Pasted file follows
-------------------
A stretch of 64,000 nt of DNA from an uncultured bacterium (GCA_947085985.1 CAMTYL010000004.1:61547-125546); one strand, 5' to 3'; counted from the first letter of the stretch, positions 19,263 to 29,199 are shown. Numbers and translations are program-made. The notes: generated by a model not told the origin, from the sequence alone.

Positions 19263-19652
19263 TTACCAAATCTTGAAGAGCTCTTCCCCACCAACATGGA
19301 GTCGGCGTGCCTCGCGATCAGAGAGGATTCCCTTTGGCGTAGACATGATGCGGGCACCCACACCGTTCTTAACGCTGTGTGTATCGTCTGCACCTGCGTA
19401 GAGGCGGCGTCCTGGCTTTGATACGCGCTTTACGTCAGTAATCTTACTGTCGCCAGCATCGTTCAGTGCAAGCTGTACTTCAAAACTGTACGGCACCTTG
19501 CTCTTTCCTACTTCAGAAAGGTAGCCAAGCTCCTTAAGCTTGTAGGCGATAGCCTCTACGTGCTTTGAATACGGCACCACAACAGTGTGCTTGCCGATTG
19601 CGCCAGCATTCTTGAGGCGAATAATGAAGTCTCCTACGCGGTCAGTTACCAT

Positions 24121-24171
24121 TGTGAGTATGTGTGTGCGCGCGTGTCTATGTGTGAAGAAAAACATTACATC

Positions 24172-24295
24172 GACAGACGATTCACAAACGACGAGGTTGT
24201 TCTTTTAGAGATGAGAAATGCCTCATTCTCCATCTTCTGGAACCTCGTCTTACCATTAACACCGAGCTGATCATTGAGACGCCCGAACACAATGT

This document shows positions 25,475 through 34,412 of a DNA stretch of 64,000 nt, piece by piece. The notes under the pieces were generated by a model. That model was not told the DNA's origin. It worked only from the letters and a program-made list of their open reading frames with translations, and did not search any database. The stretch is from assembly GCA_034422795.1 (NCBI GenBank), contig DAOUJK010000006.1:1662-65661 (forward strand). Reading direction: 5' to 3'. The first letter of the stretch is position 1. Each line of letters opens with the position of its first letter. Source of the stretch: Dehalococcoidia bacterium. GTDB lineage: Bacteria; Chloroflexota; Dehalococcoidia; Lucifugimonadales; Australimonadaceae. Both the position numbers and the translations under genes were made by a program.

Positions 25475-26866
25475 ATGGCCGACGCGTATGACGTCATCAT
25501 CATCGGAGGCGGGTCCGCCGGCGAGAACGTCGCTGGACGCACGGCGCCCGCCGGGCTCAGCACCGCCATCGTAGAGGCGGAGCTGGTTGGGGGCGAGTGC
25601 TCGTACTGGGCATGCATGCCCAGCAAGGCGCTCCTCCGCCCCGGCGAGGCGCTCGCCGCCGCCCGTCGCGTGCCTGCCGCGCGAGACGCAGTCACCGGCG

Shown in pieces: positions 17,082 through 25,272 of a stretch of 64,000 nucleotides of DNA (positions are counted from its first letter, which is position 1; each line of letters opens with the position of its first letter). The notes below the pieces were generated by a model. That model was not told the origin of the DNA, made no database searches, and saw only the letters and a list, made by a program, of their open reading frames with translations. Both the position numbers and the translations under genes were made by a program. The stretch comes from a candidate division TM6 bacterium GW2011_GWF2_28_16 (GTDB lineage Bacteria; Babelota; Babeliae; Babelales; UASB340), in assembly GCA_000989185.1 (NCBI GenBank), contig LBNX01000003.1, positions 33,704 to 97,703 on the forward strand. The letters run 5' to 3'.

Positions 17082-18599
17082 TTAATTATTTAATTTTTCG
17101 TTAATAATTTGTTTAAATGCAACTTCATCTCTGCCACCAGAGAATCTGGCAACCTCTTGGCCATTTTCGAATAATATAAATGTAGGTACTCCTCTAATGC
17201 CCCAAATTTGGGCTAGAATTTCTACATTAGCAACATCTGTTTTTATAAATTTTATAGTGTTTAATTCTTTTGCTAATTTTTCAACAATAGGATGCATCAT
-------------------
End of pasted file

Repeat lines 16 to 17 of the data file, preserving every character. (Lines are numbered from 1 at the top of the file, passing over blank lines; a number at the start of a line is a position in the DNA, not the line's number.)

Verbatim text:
25501 CATCGGAGGCGGGTCCGCCGGCGAGAACGTCGCTGGACGCACGGCGCCCGCCGGGCTCAGCACCGCCATCGTAGAGGCGGAGCTGGTTGGGGGCGAGTGC
25601 TCGTACTGGGCATGCATGCCCAGCAAGGCGCTCCTCCGCCCCGGCGAGGCGCTCGCCGCCGCCCGTCGCGTGCCTGCCGCGCGAGACGCAGTCACCGGCG